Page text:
DW: People hesitate to call them targets but that’s what they are. When I first started doing them a few years ago, it was an attempt to mock formalist geometric abstraction. So I took on different abstract motifs, like the target, square, and stripe.
AS: I don’t know much about geometric abstraction, who are you referencing?
DW: The most obvious would be Kenneth Noland. He was part of the formalist Greenberg school in America, which has now been utterly rubbished and no-one talks about those artists any more. The Last Stand of Modernism is how I like to think of it. I looked at different painters within the geometric abstract movement, going back to Albers and Mondrian where its all about colour and form and shape. You know, someone will spend their life painting targets or squares or all-black monochromes. A mix of purity and weirdness.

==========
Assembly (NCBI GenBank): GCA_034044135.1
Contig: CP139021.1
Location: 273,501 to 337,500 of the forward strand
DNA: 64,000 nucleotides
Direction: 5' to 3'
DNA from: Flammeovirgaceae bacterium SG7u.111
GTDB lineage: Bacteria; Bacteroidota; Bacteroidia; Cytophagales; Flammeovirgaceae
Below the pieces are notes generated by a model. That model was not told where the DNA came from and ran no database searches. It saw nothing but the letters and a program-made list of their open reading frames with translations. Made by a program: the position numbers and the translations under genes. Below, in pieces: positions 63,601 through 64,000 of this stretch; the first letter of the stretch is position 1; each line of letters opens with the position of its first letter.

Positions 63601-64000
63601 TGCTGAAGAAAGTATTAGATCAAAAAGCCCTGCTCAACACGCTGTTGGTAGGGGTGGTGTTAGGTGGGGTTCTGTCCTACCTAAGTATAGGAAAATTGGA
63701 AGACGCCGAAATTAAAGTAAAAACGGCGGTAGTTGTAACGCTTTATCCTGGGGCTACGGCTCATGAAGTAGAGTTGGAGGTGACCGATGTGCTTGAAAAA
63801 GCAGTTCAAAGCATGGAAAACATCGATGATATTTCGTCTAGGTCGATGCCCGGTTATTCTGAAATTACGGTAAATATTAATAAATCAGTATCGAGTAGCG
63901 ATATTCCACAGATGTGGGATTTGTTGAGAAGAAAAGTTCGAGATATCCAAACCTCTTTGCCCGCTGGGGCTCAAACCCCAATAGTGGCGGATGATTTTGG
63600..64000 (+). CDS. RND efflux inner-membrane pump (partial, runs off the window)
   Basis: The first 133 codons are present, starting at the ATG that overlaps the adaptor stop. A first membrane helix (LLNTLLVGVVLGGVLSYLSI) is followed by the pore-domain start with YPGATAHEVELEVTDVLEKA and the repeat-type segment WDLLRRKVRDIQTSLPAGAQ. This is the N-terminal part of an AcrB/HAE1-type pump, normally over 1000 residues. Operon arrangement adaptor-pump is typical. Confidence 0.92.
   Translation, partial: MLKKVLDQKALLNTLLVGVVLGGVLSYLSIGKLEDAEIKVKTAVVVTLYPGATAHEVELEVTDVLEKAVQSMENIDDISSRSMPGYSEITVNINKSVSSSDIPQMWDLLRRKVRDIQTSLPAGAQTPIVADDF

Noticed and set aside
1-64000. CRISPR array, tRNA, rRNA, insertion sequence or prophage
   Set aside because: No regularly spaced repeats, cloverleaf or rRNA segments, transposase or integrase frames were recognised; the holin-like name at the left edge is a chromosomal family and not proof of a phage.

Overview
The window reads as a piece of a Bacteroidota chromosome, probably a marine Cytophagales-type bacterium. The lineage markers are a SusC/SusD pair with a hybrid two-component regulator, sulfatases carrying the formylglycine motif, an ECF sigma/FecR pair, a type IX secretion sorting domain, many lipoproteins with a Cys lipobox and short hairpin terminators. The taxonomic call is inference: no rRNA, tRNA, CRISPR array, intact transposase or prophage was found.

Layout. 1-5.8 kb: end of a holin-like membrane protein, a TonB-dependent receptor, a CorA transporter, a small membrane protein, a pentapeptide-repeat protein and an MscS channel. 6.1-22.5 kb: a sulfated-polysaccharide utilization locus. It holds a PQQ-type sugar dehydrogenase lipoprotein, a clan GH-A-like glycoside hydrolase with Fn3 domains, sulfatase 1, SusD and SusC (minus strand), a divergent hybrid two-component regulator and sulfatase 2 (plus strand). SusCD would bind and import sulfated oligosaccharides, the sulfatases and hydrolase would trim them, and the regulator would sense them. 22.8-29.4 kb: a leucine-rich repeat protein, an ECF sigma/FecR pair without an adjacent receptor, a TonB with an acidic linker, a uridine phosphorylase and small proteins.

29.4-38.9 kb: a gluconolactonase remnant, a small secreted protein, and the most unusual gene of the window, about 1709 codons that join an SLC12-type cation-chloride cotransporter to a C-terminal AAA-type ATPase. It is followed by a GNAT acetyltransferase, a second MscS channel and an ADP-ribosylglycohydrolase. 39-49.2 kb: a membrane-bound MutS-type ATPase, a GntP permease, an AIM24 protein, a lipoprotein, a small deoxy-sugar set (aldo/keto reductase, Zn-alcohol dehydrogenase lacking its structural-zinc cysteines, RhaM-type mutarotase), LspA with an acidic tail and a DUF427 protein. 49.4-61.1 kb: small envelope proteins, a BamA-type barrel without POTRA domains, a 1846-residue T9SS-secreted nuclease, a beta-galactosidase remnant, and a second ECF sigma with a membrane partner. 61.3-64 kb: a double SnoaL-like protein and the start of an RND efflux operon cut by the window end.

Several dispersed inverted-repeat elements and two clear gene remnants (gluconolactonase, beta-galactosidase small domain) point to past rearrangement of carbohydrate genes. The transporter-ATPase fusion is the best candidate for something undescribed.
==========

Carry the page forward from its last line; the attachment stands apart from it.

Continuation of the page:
AS: Are there any contemporary painters you look at.
DW: There are people like Peter Halley. He makes abstract paintings but they’re symbolic as well. I like the idea of abstraction having all these kinds of concerns attached to them, like hard-line abstraction, geometric abstraction, post-painterly abstraction, colour-field painting, and the difference between them is whether someone is using masking tape or not, little things like that.
AS: So you started with an ironic intent.
AS: Was there something in particular that changed your perception?
DW: I had an idea of what I wanted to do and what I was making fun of (or ‘critiquing’ is what I would have said at the time), but the more I looked into it, the more I began to feel sorry that that endeavour had ended and the pursuit of abstraction had come to an end.
AS: Do you mean the seriousness about what painting could be?